Tuesday, December 4, 2018

IELTS Strategies: Listening to Academic Monologues

Listening to academic monologues is the fourth and final task of the IELTS listening exam. This article can help you get ready for it. Integrate the following tips into your IELTS training sessions to this section of the high-stakes test.

IELTS training

·         Hone your ability to follow lectures.

If you’re preparing with an excellent training facility, like the JRooz review center in Makati, then you’re already doing this practice. Study how your instructor speaks and facilitates classes. The academic monologue you’ll encounter in the exam bears similarities to your IELTS training sessions.

Academic monologues are often planned and modulated. They are information-focused; neither spontaneous nor driven by emotions like casual discussions. Hence, they’re easier to keep track of. You’ll know your ability to follow academic discourse is on-point if you can do the following while listening.

o   Identify the key points of the monologue.
o   Understand speeches by native English speakers.
o   Understand unclear, distorted, or accent-heavy monologues.
o   Determine implied and explicit information.
o   Comprehend speeches that use academic, technical, and formal language.

·         Familiarize yourself with the way native English speakers use.
Watch videos of native English speakers delivering lectures and speeches online. Study the way they phrase their statements. Before your test date, make sure you can understand what they’re saying well without using subtitles or rewinding the video.

·         Expand your academic vocabulary.
While the subject of the discourse varies, the same cannot be said about its context.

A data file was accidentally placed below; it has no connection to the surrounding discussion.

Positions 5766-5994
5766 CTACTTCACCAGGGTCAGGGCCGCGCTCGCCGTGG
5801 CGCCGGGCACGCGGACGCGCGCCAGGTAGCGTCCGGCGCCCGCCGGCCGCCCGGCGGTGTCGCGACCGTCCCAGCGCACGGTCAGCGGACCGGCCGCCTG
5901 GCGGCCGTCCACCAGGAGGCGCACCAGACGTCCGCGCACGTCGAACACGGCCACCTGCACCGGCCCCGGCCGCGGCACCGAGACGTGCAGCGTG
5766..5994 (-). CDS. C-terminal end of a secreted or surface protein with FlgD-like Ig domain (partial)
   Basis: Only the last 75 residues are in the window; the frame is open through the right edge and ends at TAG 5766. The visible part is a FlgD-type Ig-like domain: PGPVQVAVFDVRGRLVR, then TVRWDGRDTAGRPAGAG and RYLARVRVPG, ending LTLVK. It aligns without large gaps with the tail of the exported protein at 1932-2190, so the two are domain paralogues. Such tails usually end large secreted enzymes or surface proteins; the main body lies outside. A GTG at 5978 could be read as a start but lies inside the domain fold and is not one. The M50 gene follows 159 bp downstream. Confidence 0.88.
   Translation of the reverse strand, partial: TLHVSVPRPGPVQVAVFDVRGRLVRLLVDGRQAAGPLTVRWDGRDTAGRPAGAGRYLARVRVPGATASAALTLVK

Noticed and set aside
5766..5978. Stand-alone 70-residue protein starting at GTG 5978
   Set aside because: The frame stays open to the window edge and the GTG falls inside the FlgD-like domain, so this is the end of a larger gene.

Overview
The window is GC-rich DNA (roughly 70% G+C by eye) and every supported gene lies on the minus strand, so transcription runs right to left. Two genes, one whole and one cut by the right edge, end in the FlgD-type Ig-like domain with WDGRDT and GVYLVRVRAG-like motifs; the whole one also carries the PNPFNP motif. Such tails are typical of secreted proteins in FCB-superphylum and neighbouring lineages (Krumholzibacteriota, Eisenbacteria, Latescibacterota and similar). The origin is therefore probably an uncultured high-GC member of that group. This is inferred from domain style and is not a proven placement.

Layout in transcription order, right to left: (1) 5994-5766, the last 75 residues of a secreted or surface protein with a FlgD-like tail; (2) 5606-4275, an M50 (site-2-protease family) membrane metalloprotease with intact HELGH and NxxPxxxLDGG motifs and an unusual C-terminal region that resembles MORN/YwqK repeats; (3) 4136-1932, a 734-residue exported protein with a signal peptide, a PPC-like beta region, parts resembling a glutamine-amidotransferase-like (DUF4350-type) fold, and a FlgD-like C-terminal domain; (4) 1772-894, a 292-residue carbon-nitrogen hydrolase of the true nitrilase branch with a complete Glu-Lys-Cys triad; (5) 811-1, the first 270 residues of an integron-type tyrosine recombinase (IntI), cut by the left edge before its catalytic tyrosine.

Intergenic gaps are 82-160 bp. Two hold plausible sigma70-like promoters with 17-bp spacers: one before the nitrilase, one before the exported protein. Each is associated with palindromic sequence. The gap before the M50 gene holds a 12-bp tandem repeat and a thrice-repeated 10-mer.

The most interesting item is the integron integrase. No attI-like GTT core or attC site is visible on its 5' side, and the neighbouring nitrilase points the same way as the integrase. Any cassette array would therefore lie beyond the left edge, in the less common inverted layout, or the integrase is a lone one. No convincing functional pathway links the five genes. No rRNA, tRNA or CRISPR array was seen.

The topic will always be the type discussed in an academic setting. Use this fact to your advantage. Build up your academic vocabulary during your IELTS training period.

Below is a list of the most frequently used words in academic discussions. Make sure you know what they mean before you take the exam.

o   Approach – to move towards, to address
o   Assume – to consider something to be true
o   Concept – a general or abstract idea drawn from specific circumstances
o   Context – the facts or circumstances surrounding a situation
o   Derived – to develop or form from something else
o   Factor – anything that contributes to a process
o   Identified – to be established
o   Indicate – to designate or identify something
o   Method – a systematic way of doing something
o   Occur – to happen
o   Required – something that is necessary
o   Significant – important, rich in implication
o   Theory – an inference
o   Variable – something that can change

Aside from researching frequently used academic words and expressions, another way to expand your vocabulary is to frequent student hubs. Hang out in campus grounds and attend public lectures.  If you’re enrolled in an IELTS review center, pay attention to how your instructor conducts classes.

Score high in the IELTS listening exam. Supplement your test preparations with these training tips. Learn more ways to enhance your listening skills by enrolling in the JRooz Review center in Makati.


“Aural reception.” Helsinki. Accessed November 22, 2018. http://www.helsinki.fi/project/ceftrain/index.php.375.html

“Bw. "IELTS Listening Tips and Tricks Examiners Do in the IELTS Exam." IELTS Podcast. November 12, 2018. Accessed November 22, 2018. https://www.ieltspodcast.com/listening/031-a-little-trick-examiners-do-in-the-ielts-listening-exam/.

"Complete Guide to IELTS Listening." Magoosh High School Blog. October 18, 2018. Accessed November 22, 2018. https://magoosh.com/ielts/complete-guide-ielts-listening/.

“IELTS Listening.” IELTS Buddy. Accessed November 22, 2018. https://www.ieltsbuddy.com/ielts-listening.html


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